The Heineken Cup produces season after season of drama and entertainment. The six pool system throws up fascinating permutations and as well as a number of cross border rivalries.
This season has seen something of a changing of the guard. Traditional challengers Leicester and Biarritz failed to make it out of the pool stages. Toulouse and Munster were both beaten in the quarters. Neither team made it to the semis in 2007 but other than that, one or other of them has been in the semis every year since 2000. Leinster reached their fourth semi in a row and their experience will stand them in good stead.
While Clermont have been a force to be reckoned with for a number of seasons, success hasn’t come instantly to Les Jaunards. They captured the holy grail of their first Bouclier de Brennus in 2010 after losing the previous 3 finals and getting the monkey (USAP?) off their back. They’ve been notoriously difficult to beat at home in recent Heineken Cups. Their road form has let them down before this year but they gave Saracens no chance at the weekend.
Ulster stormed Thomond having come through a tough group. €100 has been matched on Betfair at 90-1 so someone out there got some value when things looked dark for the White Knights. There were a number of Ulstermen with a point to prove against Munster and Declan Kidney is picking from a position of strength for the tour to NZ, despite another disappointing Six Nations.
Finally, the Michael Bradley coached Edinburgh shocked Toulouse and, did it in front of a decent crowd. Scottish club rugby has struggled to gain traction with the Scottish public in the professional era but nothing succeeds like success and the result gives Edinburgh something to build on. Despite winning their first two games and topping their pool, over €100 has been matched at odds of 100-1 or greater on Edinburgh. While Ulster will be favourites, Edinburgh won’t fear their Rabo rivals.
There are no Welsh or English teams in the semis of the competition which, allied to Ireland’s disappointing international form, has spawned a school of thought that success in the Heineken Cup has little to do with international success and may be inversely correlated. This is dubious. Leicester won the tournament in 2001 and 2002 and provided three starters and two subs to the England team that won the 2003 RWC. Wasps then won the trophy in 2004 so Heineken Cup success didn’t do England’s national team any harm. France’s team that reached the 2011 RWC final was backboned by players from Toulouse, Biarritz and Clermont.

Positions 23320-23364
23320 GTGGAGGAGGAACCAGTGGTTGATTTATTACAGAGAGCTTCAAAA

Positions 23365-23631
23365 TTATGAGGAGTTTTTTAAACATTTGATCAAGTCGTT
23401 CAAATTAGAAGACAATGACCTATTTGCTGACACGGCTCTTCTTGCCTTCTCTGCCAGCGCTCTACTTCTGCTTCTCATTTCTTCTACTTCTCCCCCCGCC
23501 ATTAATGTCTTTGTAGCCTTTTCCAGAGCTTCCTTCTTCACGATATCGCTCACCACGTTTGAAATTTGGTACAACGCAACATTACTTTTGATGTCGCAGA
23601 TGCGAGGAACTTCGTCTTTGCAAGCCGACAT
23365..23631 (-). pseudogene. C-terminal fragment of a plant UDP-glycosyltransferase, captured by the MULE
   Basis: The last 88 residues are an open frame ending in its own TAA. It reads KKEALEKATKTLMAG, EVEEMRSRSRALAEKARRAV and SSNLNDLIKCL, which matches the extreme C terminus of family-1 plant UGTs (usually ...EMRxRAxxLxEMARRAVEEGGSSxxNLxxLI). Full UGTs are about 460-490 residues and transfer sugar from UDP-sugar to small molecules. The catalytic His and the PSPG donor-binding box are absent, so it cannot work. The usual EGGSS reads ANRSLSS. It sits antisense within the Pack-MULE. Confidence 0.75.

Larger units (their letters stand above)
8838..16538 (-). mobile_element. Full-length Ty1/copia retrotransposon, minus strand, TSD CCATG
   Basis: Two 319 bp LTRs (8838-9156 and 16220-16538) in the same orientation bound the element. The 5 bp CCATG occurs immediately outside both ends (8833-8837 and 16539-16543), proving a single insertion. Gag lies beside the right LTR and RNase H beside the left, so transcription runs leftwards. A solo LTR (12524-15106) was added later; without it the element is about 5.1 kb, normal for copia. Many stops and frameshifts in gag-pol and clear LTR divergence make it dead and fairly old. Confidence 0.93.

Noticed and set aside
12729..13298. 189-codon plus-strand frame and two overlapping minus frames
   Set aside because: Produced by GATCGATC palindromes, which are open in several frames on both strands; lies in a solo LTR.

The argument from the Premiership is that the Rabo Pro12 teams don’t have to deal with relegation and are virtually ensured qualification to the Heineken so can rotate their squads at will in order to concentrate on the Heineken Cup. There’s some truth to that but it’s a bit counterintuitive that a supposedly weaker league is able to produce so many competitive teams. Leinster and Ulster sit first and fifth at the moment with six teams still in live contention for the playoffs and three points between second and fifth. It doesn’t follow that they have sacrificed their domestic league for European success. It’s also strange that the Welsh clubs, with so many talented players, have only one team in a play-off spot at the moment, and no team in the semis of the Heineken. The cautionary tale of Wasps serves as an example that the best interests of the rugby club must be served by those responsible for operating it. Wasps are one of the select few who have won more than one Heineken Cup. Never a big club, they punched above their weight when Warren Gatland was in charge and Lawrence Dallaglio was leading them on the pitch.
Wasps’ story is one for another day. However, Gatland’s impact suggests strongly to the Mole that the best coached teams are the ones that prosper. How well a club is operated is a good indicator of its chances of success in the long run. The Heineken Cup is a good thing and the ability to prosper in that increases the chances of developing players capable of playing at the highest level. Whether they’re selected or trained in a manner that gets the best from their ability is another argument. Furthermore, success in a Heineken Cup seems to increase the likelihood of more success as long as the majority of the team stays intact. Replacing those team members is a job for the coach that selects them but he can only work with what is provided by his academy or recruitment structures.
Rebuilding for some, bare survival for others but for four, the prospect of glory remains!